Take the 2-minute tour ×
Mathematics Stack Exchange is a question and answer site for people studying math at any level and professionals in related fields. It's 100% free, no registration required.

Consider a probability measure $m$ over $W \subseteq{R^m}$, so that $m(W) = 1$.

Consider a function $f: X \times W \rightarrow \mathbb{R}_{\geq 0}$, with compact $X \subset \mathbb{R}^n$, such that the following proposition holds true.

For any $\epsilon > 0$ there exists $c > 0$ such that $m(\{w \in W \mid f(x,w) \geq c \}) < \epsilon \ $ for all $x \in X$.

In other words, the measure of $\{f\geq c\}$ can be made arbitrarily small, uniformly on $X$.

What are the (weakest) conditions to have the family $\{f(x,\cdot)\}_{x \in X}$ Uniformly Integrable?

share|improve this question
add comment

1 Answer

up vote 1 down vote accepted

[Old answer] It is convenient to consider $\epsilon=2^{-n}$. Let $c_n$ be the corresponding $c$. You need the sum $\sum_{n}2^{-n}c_n$ to converge.

[New answer] It is convenient to consider $\epsilon_n=\sup_{x\in X} m(\{w\in W\colon f(x,w)\ge 2^n\})$. We know that $\epsilon_n\to 0$ as $n\to \infty$. I claim that the condition $\sum_{n=0}^\infty 2^n \epsilon_n<\infty$ is sufficient for uniform integrability.

Fix $x$ and consider the sets $W_n=\{w\in W\colon 2^n\le f(x,w)< 2^{n+1}\}$, $n=0,1,2,\dots$. Note that $m(W_n)\le \epsilon_n$. Since $$\int_W f(x,w)\,dm(w) = \int_{\{f<1\}} f(x,w)\,dm(w) + \sum_{n=0}^\infty \int_{W_n} f(x,w)\,dm(w) $$ we can estimate the integral $$\int_W f(x,w)\,dm(w) \le 1 + \sum_{n=0}^\infty 2^{n+1}\epsilon_n<\infty$$ Moreover, if instead of $W$ we integrate over the set $\{f\ge 2^N\}$, the estimate becomes $$\int_{f\ge 2^N} f(x,w)\,dm(w) \le \sum_{n=N}^\infty 2^{n+1}\epsilon_n<\infty$$ which is uniformly small.

share|improve this answer
    
Thanks for the reply. Can you please explain it in a more detailed manner? –  Adam Jun 8 '12 at 19:30
1  
@Adam Consider the set where f is between $2^n$ and $2^{n+1}$. The integral of f over this set is at most $2^{n+1}c_n$. So the convergence of the series implies f is integrable. You also get a bound in terms of the tail of the series, which should help with uniformity. –  user31373 Jun 8 '12 at 20:40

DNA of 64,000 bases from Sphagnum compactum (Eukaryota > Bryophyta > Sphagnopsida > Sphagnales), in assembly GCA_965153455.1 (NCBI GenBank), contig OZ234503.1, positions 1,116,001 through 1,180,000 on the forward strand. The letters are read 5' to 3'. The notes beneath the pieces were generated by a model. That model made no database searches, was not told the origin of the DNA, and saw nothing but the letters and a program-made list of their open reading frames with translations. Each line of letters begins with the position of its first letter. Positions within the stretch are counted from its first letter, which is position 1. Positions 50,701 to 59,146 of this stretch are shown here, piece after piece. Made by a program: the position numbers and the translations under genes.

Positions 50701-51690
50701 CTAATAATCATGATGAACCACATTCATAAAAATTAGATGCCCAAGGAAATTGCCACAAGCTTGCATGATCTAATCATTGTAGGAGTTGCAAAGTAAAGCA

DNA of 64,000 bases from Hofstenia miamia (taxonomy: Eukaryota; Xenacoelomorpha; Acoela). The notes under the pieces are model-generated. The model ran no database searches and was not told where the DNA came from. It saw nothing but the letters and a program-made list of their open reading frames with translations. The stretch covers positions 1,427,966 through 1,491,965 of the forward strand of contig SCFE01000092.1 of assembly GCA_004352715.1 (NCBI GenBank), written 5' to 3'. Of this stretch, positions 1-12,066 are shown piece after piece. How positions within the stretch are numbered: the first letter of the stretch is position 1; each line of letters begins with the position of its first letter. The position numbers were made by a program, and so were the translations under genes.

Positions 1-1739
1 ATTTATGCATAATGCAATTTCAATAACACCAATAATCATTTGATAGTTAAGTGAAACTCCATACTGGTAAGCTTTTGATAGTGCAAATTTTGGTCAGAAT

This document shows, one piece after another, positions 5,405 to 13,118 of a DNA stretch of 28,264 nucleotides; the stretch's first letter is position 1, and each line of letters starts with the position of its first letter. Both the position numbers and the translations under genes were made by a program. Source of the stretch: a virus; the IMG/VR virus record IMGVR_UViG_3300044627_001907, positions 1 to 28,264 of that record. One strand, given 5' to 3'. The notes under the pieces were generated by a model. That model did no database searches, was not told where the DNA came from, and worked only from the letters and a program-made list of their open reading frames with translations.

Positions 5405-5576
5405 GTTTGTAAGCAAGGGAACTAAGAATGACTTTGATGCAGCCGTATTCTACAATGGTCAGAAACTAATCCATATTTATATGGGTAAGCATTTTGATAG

Still, I'm not clear with your answer. I guess you are saying that for each $\epsilon \geq \epsilon_i := 2^{-i}$, let $c_i$ be the "$c$" of the Assumption. Then, a sufficient condition for the family $\{f(x,\cdot)\}_{x \in X}$ to be uniformly integrable is that $\sum_{i=0}^{\infty} 2^{-i} c_i < \infty$. Is that what you meant? Can you please give a rigorous proof of such a claim? Thanks, that would help. (I also guess that your $n$ is not the dimension of $X \subset \mathbb{R}^n$.) –  Adam Jun 8 '12 at 21:31
    
Moreover, why $\sum_{i=0}^\infty 2^{-i} c_i$??? We have $\int_W f(x,w) m(dw) = \sum_{i=0}^{\infty} \int_{\{ 2^i \leq f \leq 2^{i+1} \}} f(x,w) m(dw) \leq \sum_{i=0}^{\infty} 2^{i+1} c_i $. In this latter summation that has to be finite??? –  Adam Jun 11 '12 at 15:50
    
@Adam I was in a hurry when I posted my reply. Rewritten now. –  user31373 Jun 11 '12 at 16:09
show 3 more comments

Your Answer

 
discard

By posting your answer, you agree to the privacy policy and terms of service.

Not the answer you're looking for? Browse other questions tagged or ask your own question.